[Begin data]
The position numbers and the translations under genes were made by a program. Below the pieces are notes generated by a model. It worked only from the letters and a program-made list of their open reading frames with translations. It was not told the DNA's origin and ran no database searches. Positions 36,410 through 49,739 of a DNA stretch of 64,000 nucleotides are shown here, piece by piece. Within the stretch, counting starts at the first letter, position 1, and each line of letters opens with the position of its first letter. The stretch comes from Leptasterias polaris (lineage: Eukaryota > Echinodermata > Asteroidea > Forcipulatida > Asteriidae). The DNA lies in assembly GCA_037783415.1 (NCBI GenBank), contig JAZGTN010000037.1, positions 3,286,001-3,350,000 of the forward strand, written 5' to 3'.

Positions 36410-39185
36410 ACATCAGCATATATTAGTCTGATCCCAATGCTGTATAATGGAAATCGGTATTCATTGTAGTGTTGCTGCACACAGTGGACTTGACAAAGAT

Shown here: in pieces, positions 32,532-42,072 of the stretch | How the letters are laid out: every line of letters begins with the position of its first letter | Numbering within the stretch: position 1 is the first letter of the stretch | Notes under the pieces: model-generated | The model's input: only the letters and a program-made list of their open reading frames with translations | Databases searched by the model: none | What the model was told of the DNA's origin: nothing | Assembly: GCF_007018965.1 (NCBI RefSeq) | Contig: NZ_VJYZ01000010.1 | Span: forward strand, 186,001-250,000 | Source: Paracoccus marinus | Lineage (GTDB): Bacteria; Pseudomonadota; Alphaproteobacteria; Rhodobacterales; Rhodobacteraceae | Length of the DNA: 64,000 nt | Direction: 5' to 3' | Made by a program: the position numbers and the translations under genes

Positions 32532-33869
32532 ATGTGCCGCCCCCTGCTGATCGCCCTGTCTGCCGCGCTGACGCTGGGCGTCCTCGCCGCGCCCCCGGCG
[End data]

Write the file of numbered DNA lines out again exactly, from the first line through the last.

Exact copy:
The position numbers and the translations under genes were made by a program. Below the pieces are notes generated by a model. It worked only from the letters and a program-made list of their open reading frames with translations. It was not told the DNA's origin and ran no database searches. Positions 36,410 through 49,739 of a DNA stretch of 64,000 nucleotides are shown here, piece by piece. Within the stretch, counting starts at the first letter, position 1, and each line of letters opens with the position of its first letter. The stretch comes from Leptasterias polaris (lineage: Eukaryota > Echinodermata > Asteroidea > Forcipulatida > Asteriidae). The DNA lies in assembly GCA_037783415.1 (NCBI GenBank), contig JAZGTN010000037.1, positions 3,286,001-3,350,000 of the forward strand, written 5' to 3'.

Positions 36410-39185
36410 ACATCAGCATATATTAGTCTGATCCCAATGCTGTATAATGGAAATCGGTATTCATTGTAGTGTTGCTGCACACAGTGGACTTGACAAAGAT

Shown here: in pieces, positions 32,532-42,072 of the stretch | How the letters are laid out: every line of letters begins with the position of its first letter | Numbering within the stretch: position 1 is the first letter of the stretch | Notes under the pieces: model-generated | The model's input: only the letters and a program-made list of their open reading frames with translations | Databases searched by the model: none | What the model was told of the DNA's origin: nothing | Assembly: GCF_007018965.1 (NCBI RefSeq) | Contig: NZ_VJYZ01000010.1 | Span: forward strand, 186,001-250,000 | Source: Paracoccus marinus | Lineage (GTDB): Bacteria; Pseudomonadota; Alphaproteobacteria; Rhodobacterales; Rhodobacteraceae | Length of the DNA: 64,000 nt | Direction: 5' to 3' | Made by a program: the position numbers and the translations under genes

Positions 32532-33869
32532 ATGTGCCGCCCCCTGCTGATCGCCCTGTCTGCCGCGCTGACGCTGGGCGTCCTCGCCGCGCCCCCGGCG